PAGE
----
All About Jazz

Home » Articles » CD/LP/Track Review

Dear All About Jazz Readers,

If you're familiar with All About Jazz, you know that we've dedicated over two decades to supporting jazz as an art form, and more importantly, the creative musicians who make it. Our enduring commitment has made All About Jazz one of the most culturally important websites of its kind in the world reaching hundreds of thousands of readers every month. However, to expand our offerings and develop new means to foster jazz discovery we need your help.

You can become a sustaining member for a modest $20 and in return, we'll immediately hide those pesky Google ads PLUS deliver exclusive content and provide access to future articles for a full year! This combination will not only improve your AAJ experience, it will allow us to continue to rigorously build on the great work we first started in 1995. Read on to view our project ideas...

298

Michael Dessen Trio: Forget The Pixel

Robert Bush By

Sign in to view read count
Trombonist Michael Dessen once studied with George Lewis, hung with Ray Anderson, and has ascended to their level on the creative improvising scene. Dessen has his own distinct style, one that values nuanced gestures as highly as it does exuberance; therefore his music creates a micro world of detail and organically developed themes.

The music for this album was actualized over the course of a year of experimentation. Dessen's trio-mates live in NYC, and he would visit from his home in Irvine, California to explore and record ideas, forms and cells, then return home to expand and extrapolate those ideas until the seven pieces that comprise this suite were fully formed. There is a surprising amount of written material at hand and it is seamlessly integrated into the improvisational content—forming new aural pathways.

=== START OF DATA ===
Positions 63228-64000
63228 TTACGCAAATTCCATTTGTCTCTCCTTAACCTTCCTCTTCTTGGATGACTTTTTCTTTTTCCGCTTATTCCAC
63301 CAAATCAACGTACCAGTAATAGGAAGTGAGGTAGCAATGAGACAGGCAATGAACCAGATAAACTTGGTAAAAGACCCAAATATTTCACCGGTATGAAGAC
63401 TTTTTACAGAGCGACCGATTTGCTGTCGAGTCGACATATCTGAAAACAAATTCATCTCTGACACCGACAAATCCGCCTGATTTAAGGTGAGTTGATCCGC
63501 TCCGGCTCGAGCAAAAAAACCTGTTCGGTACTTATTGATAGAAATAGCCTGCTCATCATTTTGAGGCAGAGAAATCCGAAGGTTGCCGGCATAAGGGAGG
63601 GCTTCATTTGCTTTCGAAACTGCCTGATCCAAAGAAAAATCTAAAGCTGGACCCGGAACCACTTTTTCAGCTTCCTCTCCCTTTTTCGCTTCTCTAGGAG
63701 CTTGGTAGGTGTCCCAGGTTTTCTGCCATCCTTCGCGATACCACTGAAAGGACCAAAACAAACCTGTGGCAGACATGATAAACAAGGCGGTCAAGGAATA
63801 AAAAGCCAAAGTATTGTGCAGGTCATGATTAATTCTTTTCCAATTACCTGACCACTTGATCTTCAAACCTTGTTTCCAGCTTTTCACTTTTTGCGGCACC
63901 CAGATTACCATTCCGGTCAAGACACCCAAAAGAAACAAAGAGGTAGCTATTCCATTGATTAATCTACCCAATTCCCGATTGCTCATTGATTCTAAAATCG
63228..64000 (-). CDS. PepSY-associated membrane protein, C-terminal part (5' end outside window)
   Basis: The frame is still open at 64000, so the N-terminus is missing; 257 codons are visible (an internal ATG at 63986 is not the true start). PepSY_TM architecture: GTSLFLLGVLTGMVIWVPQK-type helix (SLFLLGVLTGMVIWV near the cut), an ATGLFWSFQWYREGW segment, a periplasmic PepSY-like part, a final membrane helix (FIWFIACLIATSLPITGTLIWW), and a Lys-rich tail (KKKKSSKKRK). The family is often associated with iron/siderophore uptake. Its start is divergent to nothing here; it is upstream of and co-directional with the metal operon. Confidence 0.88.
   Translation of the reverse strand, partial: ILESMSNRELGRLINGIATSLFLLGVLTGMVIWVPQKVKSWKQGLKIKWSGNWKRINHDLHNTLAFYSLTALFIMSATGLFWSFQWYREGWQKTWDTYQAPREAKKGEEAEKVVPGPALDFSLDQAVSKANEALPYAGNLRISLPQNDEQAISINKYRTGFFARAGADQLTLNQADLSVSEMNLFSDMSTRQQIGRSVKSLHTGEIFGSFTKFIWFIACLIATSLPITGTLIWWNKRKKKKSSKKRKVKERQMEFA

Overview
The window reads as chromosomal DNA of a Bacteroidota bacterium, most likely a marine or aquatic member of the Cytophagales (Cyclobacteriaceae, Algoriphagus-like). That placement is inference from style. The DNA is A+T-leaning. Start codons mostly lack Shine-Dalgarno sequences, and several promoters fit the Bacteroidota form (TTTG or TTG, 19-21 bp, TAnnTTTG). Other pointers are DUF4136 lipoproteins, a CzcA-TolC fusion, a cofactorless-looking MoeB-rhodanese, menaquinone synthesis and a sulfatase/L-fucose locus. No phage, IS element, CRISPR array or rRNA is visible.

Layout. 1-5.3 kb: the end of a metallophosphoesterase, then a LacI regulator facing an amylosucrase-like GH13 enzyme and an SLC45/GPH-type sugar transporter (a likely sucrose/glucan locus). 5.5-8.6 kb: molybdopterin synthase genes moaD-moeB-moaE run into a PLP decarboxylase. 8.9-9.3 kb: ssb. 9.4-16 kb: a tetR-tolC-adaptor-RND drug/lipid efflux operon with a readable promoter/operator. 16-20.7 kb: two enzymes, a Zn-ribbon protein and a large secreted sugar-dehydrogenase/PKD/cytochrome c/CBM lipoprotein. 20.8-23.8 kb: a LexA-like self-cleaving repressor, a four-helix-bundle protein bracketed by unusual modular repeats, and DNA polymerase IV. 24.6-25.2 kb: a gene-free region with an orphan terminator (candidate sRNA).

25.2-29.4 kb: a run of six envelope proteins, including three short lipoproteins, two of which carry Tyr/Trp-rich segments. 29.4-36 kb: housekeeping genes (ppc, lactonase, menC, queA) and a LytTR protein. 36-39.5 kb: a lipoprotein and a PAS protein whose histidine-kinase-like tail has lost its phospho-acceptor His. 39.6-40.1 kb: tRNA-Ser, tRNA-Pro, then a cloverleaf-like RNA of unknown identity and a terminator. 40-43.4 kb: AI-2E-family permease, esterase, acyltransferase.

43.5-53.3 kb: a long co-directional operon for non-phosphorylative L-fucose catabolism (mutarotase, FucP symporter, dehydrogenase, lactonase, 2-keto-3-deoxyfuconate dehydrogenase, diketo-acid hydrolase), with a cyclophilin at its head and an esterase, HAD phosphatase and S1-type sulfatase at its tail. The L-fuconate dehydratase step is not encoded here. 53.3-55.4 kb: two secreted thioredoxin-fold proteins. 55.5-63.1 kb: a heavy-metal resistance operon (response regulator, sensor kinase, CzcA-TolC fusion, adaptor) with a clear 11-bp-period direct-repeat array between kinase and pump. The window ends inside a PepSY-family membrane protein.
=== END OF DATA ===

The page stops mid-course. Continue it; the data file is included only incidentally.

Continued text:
The trio could hardly be more simpatico: Christopher Tordini is a virtuoso bassist who often shares melodic responsibility with the leader. He tempers his considerable chops into a less-is-more aesthetic that always favors the music. Drummer Dan Weiss is likewise an astonishing percussionist who seems to operate on multiple degrees of quiet intensity. When Weiss gets agitated, it propels the music into uncharted territory, and something as seemingly simple as using the brushes becomes a defiance of expectation in his hands.

It's hard to find a precedent for trio music this balanced and dynamic. One that does seem appropriate is the sublime saxophonist Henry Threadgill's three-way cooperative Air which explored and codified myriad examples of new music expression in the 1980s and beyond. There is a similar feeling of give and take going on here—as well as an adventurous imagination about structure and form.

The disc begins with the energetic and occasionally violent group exchange of "Fossils and Flows" which carries a strong asymmetrical pulse that drives the music with a loping gait. Dessen pulls and stretches the melody like saltwater taffy—then suddenly, his live laptop electronics enter—acting as a fourth voice in the trio, and setting off some chaotic interplay.